Community Steelbands

Community steelbands are steelbands set up with the intention of benefitting the local community and continuing the tradition of ‘playing pan’.

They are usually formed by 

  • steelpan teachers who use the schools where they are employed as feeder schools for their community steelbands. The more proficient pannists get the opportunity to extend their skills while the less proficient can continue playing steelpan and develop at their own pace. 
Some Local Authorities inform the schools that have steelbands of community steelbands so that their pupils can join after leaving primary or secondary school. Pantonic All Stars from Stockport  in Cheshire was formed in 1988, after an English family who was based in Trinidad returned to England. When the band took form, they enlisted Arthur Culpeper to teach the steelband. Soon the steelband gained immense popularity throughout Cheshire. Pantonic offers tuition to children across a 35 mile radius, and currently perform almost every weekend during March and December.  

  •        people interested in learning how to play steelbands. Steel Pantastics, the University of the Third Age (U3A) Steelband based in Nottingham was formed specifically for retired and semi-retired people to come together and learn for the ‘sheer joy of discovery’. Steel Pantastics meet every week for two hours and boasts more than 20 members. They perform regularly throughout the year and are regular performers at Sherwood Forest Visitor’s Centre and Rufford Country Park.

  •        small steelbands with the aim of broadening their opportunities. Metronomes Steel Orchestra (MSO) is based in West London, the home of UK Panorama. It shares its name with Metronomes Steel Orchestra, Laventille, Trinidad which was led by Bertram Marshall in the 1950s. MSO was formed in 1973 by two families. After performing at various venues in the UK and Europe they formed a youth steel orchestra to offer steelpan lessons in their local community. Some of their notable achievements include appearing on the television programme Songs of Praise, performing at the opening of the Channel Tunnel and winning the UK Panorama on four occasions.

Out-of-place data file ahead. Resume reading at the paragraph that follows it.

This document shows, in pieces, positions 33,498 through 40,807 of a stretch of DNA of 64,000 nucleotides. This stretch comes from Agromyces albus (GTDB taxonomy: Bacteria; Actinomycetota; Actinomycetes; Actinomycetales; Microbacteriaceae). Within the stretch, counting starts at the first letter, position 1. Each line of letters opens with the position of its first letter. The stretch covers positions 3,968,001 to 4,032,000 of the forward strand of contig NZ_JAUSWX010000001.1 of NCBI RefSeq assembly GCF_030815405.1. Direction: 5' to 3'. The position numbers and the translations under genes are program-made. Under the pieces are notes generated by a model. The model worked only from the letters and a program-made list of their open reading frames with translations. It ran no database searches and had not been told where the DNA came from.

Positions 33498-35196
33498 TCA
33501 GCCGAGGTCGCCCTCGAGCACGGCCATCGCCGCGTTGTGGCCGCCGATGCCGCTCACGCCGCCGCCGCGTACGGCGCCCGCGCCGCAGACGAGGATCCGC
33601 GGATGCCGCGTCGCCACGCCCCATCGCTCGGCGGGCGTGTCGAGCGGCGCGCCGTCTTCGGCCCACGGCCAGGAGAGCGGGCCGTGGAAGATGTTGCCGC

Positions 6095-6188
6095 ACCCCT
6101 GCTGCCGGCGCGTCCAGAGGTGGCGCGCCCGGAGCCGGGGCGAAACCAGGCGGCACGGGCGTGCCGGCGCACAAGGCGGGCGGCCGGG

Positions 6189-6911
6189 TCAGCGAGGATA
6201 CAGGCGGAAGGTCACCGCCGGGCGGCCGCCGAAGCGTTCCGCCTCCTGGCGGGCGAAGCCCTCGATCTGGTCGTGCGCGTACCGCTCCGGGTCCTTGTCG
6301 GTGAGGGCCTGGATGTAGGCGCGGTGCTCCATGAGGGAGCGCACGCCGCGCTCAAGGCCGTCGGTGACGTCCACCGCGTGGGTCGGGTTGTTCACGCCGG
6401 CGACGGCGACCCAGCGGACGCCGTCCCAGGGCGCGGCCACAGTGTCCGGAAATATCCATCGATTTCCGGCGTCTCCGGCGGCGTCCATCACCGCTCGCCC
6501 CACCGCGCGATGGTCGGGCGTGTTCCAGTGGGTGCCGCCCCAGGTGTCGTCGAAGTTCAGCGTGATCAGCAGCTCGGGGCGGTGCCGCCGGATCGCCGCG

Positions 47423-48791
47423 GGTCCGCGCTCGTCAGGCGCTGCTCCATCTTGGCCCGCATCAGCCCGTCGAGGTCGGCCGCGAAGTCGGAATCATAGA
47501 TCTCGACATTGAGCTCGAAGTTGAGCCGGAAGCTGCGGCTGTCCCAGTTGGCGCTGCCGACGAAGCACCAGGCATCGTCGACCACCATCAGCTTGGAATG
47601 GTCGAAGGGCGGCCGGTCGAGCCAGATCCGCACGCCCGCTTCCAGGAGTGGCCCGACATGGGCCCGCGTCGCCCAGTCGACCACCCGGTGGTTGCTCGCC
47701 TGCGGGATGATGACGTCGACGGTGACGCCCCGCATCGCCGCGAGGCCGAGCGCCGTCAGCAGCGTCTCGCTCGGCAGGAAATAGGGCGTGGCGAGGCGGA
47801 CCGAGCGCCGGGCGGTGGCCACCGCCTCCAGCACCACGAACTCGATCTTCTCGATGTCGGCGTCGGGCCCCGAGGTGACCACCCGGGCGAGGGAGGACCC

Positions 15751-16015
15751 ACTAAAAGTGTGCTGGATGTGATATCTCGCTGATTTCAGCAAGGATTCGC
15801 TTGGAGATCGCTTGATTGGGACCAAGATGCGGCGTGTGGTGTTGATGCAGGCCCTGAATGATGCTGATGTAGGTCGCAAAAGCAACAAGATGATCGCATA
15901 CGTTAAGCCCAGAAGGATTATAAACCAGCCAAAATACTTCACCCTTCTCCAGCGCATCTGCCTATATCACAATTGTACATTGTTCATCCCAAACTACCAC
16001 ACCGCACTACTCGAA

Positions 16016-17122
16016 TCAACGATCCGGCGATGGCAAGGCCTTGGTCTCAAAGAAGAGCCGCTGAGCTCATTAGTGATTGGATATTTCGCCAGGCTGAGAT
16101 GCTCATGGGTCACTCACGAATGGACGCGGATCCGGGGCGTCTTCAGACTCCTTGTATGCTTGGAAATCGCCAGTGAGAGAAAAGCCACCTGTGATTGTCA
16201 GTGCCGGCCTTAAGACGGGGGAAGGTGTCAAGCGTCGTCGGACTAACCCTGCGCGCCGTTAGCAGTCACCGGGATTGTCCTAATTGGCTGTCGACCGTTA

•       established organisations wanting to add a new dynamic. SV2G, an organisation based in Buckinghamshire was set up to raise the awareness of Caribbean Heritage and Culture. SV2G formed Wycombe Steel Orchestra (WSO) to promote steelpan culture and give their steelpan players the opportunity to perform to the best of their ability. The members of the orchestra were chosen from SV2G’s School of Steelpan which was set up for young people between the ages 10 and 25 to learn how to play steelpans. SV2G is recognised as a legacy project of the ‘Inspired by 2012’ brand initiative led by DCMS and the Cabinet Office for the 2012 Olympic and Paralympic Games and the Diamond Jubilee.

Most groups are taught by a steelpan teacher or experience pannist. The music they learn to play will in part be chosen so that they are stretched musically. This will also prepare those who want to go further so as to enter into the realms of semi-professional performance. Alternatively some groups are self-taught, simply wanting to enjoy the merriment of playing a musical instrument and maintaining their playing skills.

The experiences gained by being a part of and performing in a community steelband has helped to strengthen many community relationships and allows the steelband members to share valuable life experiences as well as forge long term friendships.

Community steelband members get the opportunity to  
  •     learn to play a new instrument
  •     perform in public
  •     travel
  •     become ambassadors for their community
  •     promote the steelband as a family of instruments
  •     encourage other people to play a musical instrument
  •     meet new people
  •     have fun

The rise in the number of schools that include steelpan as a part of their music education has had a direct impact on the increase of community steelbands. This extended family steelbands coupled with the community steelbands has seen many communities benefit from the allure of Caribbean Heritage to the interest of other cultures. This has created a musical experience that is as unique as the steelpan instrument itself.